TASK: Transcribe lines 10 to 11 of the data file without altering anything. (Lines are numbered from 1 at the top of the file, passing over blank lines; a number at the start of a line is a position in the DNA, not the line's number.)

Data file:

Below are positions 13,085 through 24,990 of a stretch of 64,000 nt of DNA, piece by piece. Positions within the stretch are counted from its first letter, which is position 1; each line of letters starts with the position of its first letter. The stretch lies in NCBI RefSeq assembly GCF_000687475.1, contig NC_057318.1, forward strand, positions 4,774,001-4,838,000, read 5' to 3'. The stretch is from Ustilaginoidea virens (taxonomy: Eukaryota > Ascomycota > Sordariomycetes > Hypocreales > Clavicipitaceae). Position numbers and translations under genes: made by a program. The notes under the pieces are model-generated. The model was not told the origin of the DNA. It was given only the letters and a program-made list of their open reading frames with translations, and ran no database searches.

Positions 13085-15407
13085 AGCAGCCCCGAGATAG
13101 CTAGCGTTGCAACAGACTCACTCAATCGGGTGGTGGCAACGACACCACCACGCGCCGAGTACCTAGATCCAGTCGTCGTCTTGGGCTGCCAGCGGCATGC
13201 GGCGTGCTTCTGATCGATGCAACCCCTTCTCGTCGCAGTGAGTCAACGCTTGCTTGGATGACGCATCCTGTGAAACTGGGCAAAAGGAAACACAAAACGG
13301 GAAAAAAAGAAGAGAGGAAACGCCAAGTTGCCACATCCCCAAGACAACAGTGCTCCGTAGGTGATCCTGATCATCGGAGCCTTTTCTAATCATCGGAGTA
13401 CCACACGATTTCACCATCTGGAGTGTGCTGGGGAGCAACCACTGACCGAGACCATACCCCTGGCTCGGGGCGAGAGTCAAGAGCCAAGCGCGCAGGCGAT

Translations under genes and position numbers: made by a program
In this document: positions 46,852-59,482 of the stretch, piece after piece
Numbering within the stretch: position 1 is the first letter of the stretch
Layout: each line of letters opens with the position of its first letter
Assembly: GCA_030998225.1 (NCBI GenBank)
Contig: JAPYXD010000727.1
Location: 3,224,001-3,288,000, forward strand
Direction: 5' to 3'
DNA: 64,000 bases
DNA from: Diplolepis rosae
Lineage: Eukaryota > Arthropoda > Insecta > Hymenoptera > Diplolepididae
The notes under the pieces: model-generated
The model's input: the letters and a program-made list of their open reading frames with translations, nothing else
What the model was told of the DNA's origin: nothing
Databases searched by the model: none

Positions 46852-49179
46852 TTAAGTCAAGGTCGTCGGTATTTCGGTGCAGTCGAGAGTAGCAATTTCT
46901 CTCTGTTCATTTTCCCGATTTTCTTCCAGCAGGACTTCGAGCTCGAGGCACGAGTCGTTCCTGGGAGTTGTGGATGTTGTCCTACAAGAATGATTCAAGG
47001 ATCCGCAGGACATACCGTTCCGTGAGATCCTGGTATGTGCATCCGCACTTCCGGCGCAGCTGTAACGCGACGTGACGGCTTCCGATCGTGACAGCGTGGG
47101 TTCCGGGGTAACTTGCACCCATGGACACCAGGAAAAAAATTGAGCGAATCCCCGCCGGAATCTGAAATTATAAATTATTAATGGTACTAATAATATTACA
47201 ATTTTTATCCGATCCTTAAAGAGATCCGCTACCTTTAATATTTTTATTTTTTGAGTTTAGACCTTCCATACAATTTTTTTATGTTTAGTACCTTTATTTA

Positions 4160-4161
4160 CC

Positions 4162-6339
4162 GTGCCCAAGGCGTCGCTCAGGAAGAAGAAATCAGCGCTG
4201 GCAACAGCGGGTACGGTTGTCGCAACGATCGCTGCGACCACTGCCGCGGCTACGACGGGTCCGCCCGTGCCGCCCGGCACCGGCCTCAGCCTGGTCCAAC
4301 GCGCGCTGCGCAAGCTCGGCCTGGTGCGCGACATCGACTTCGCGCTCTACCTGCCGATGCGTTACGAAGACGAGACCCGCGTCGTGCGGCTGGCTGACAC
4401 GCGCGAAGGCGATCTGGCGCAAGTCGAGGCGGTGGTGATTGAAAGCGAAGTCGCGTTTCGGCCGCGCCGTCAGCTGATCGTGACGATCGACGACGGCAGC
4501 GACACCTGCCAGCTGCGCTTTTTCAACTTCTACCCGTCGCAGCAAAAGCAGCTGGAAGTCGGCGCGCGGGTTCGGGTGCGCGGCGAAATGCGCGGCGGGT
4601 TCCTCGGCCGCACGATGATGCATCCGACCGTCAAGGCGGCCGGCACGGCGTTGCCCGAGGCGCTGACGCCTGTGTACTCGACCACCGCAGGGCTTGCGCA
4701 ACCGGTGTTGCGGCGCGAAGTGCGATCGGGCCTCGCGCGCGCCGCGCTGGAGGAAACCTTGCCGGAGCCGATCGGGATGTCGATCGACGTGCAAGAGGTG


Numbering within the stretch: position 1 is the first letter of the stretch
Layout: each line of letters opens with the position of its first letter